Photo by Sergei Solo on Unsplash

Yes, it’s on the way, alright! The mornings have a definite chill to them and the leaves are turning a lovely shade of russet. Aesthetics aside, the thermometer will start to head downwards and you’ll be eyeing up thick jumpers in shop windows. So, when the cold season comes around for real, should you pick up that thick jumper or turn the thermostat up?

That full tank, courtesy of Supersaveroil.ie, came pretty cheap over the summer, but you shouldn’t be so smug about it – you have to make it last until March! Here’s some good ideas to help you to do just that.

Add some new insulation

You could lose up to 60% of your hard-earned heat via the roof and walls of your home, so they both need to be insulated. You’ll need to use at least 10” of insulation material in the loft and you should examine your windows to look for – and fill in – any cracks.

Lower the heating by at least a degree

Just a degree lower can reduce your fuel oil usage by 10% and you shouldn’t even notice this, especially if you’ve used some insulation and less heat is escaping.

You can also start turning off your radiators 15 minutes or so before you go to bed. They’ll still be warm for a while and by the time they’ve cooled off you’ll be fast asleep with your hot water bottle!

Bleed all the radiators

You should do this at least once a year. Radiators develop air pockets and this prevents them from working properly – you’ll have to turn up the heating to get the benefit. Try to bleed them two or three times a year and especially before winter sets in.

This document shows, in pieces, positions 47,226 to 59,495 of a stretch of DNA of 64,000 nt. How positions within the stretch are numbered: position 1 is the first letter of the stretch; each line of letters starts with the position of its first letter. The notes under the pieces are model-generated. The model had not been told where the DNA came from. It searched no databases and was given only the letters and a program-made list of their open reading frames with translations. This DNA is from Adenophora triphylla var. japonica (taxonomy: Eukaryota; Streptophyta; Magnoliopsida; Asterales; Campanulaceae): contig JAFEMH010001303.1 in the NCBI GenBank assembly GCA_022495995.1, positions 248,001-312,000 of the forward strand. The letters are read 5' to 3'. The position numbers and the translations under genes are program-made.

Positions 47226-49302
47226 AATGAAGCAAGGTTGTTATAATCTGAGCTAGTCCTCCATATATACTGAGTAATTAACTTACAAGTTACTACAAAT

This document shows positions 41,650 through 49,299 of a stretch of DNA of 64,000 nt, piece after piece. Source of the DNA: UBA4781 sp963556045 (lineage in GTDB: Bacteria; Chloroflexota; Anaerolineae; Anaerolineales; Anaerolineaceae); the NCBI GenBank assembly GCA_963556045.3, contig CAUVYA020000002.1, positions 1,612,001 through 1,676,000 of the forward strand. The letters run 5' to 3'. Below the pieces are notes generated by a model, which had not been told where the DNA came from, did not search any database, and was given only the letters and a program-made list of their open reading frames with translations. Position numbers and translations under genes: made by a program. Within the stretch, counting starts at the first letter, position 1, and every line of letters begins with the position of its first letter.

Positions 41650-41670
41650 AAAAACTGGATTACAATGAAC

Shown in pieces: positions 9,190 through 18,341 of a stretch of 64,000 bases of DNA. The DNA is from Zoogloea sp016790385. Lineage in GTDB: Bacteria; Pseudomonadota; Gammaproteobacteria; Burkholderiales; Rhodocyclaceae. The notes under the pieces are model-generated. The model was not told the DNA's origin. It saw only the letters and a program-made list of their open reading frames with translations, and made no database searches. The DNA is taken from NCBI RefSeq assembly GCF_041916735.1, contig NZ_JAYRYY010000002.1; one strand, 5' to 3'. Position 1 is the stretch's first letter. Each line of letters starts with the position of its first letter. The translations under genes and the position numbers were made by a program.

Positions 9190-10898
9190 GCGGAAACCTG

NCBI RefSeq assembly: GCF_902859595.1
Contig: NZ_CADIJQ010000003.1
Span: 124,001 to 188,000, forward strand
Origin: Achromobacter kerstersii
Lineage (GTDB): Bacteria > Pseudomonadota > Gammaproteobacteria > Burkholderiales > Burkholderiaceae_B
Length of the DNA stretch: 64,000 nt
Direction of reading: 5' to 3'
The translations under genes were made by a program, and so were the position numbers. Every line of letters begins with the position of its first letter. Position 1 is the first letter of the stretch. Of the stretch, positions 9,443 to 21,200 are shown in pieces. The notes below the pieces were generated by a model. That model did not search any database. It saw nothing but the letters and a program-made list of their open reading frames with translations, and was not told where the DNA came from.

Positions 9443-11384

Go retro

A great way to get the most out of your heat is to place old-fashioned insulation panels behind all your radiators. These panels look like stiff metallic bubblewrap and what they do is reflect heat back into your rooms, as otherwise it’d seep into the walls and simply get lost.

Try to service your boiler twice a year

Boilers are very complicated machines – they can develop airlocks, let in water, accumulate soot and sometimes, manage a combination of all three! Any one of these problems can reduce your boiler’s efficiency by up to 8%, so effectively, you’re wasting 8% of your fuel.

You should have a service at the end of spring and at the beginning of winter, ideally. However, if you can only manage one service, the autumn one is the one to book so you can identify and sort out problems before you’re left with no heating on the coldest day of the year.

Keep your supply safe

Fuel poverty is a problem in Ireland, with around 400,000 households spending more than 10% of their annual incomes on heating their homes. This has the knock-on effect of making fuel theft more common, so you’ll need locks on your tank at the very least. You should also keep your tank as hidden from view as possible and use motion-sensitive lights and alarms. You can also install tank sensors that alert you on your phone if oil levels suddenly drop.